It might not be fair, but it's how life used to be in previous generations. It may be we are returning to the long term trend of being a renting society - I think there are a few posters on here who also believe that.

Ho hum, life goes on I guess.

It does,..... and....

Oh,..... my ...... god..

thank you..

bless you.. I see it all now..

bless..

Just want to destroy one part of your argument..

Read it..

If youneed my assistance.. if anyone does..

man I am drunk.. lol..

and..

ahhhhhhaaaaaaaaaaaa hhhhaaa hhhaaaaaaaaaa hahah hhahhhaa

bless you :D

Okay.. think sober.

If as they say that the up north bits are a year behind the south in the market then cool.

you have not seen it yet.

trust me, in the last year in Devon you will not be singing your tune.

trust me.

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Exactly. Demand may outstrip supply, but if those who are 'demanding' property can't afford to buy it, then it doesn't matter. In a hypothetical situation, if all studio flats cost £2 million, and all FTBs earnt £24,000 pa then even if they all WANTED to buy a studio flat that still wouldn't mean banks would lend them the money to do so. Of course, it's far more likely they'd all then decide just to stay home with Mum and Dad in their spare room (which is actually the same size as the studio flat anyway).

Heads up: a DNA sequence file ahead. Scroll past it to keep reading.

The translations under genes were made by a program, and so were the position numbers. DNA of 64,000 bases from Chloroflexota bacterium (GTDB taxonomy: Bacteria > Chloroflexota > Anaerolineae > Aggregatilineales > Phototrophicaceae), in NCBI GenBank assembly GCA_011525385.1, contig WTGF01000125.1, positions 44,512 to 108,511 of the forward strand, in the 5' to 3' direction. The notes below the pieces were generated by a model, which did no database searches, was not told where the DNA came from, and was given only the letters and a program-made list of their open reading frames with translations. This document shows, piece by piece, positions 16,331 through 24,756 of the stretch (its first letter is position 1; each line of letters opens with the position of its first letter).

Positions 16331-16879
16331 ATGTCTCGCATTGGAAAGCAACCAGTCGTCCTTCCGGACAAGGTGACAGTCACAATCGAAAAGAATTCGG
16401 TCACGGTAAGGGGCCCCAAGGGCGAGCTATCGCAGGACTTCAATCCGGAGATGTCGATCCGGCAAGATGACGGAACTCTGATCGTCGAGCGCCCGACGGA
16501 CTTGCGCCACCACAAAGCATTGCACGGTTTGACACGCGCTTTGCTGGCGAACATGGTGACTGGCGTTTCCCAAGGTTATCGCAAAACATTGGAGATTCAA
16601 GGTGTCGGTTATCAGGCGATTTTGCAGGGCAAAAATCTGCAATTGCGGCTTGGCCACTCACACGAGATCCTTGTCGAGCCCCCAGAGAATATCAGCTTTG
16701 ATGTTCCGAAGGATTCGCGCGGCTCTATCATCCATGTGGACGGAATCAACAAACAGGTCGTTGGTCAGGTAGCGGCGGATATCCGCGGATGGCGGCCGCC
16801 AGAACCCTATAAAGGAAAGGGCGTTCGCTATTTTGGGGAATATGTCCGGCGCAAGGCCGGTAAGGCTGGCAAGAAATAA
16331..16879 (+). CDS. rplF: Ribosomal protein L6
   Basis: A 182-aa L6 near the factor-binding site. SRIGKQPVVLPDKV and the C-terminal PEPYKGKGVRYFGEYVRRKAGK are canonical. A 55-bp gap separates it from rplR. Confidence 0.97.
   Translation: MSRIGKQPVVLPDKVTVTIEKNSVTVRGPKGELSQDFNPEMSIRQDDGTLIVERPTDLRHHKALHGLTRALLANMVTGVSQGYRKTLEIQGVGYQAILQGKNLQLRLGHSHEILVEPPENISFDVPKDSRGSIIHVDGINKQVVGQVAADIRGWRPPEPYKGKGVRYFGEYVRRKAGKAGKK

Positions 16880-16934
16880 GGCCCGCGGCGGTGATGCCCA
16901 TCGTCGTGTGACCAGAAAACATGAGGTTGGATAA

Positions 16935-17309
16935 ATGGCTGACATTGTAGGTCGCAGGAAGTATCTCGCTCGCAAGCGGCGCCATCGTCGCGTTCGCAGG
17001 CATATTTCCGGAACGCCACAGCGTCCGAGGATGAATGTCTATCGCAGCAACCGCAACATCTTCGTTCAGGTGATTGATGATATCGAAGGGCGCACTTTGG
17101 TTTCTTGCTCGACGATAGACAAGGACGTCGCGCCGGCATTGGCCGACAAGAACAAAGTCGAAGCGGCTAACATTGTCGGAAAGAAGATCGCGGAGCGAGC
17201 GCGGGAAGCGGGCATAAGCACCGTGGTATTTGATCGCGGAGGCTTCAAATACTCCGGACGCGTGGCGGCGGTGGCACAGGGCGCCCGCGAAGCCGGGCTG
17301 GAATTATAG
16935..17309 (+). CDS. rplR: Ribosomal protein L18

The idea that the supply and demand balance sets the price of something is easy for people to grasp and so they think they understand the market.

What's not discussed enough is the different kinds of demand. In the housing market there is both housing demand (the desire to live somewhere) and speculative demand (the belief that prices are rising). The combination of these two kinds of demand led to very high prices in the last few years. But how much of the demand was speculative?

Speculative demand is not just confined to the activity of property flippers etc. It includes any process whereby people's belief in rising prices leads them to pay higher prices. So, for example, every single example of an FTB over the last few years paying an extra 5 or 10k to ensure they "got on the ladder" is a case of speculative demand. Most people's gut feeling, when they think back over recent history, anecdotes, TV and other media hype etc. will be that a large part of recent demand has indeed been speculative.

Of course the important point is that speculative demand can evaporate as soon as people stop believing in rising prices.

frugalista

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I really do not know why anyone takes the slightest notice of ANY "official" report about property. Such reports are nearly always commissioned or "researched" by entirely vested interests, and frankly the people doing them have no more grasp on relevant info than the average poster on this forum, and sometimes a good deal less.

I'm thinking of forming my own think tank and calling it "The Institute of Housing Policy Research". I'll buy a degree from a Canadian quick-buck "university"....(a degree in Housing Resource Management!) and call myself the Chief Economist. Then I can send anything I like to the BBC, Channel Four and any newspaper and they will publish it immediately, with no ring-back to check my facts, research, qualiifications or even whether my organisation exists at all.

I simply do not know how all these surveys manage to earn so many people a good living. You might as well have a nation of Mystic Megs for all it is worth.

Pure fluff and not worth the paper it is written on.

VacantPossession

Edited by VacantPossession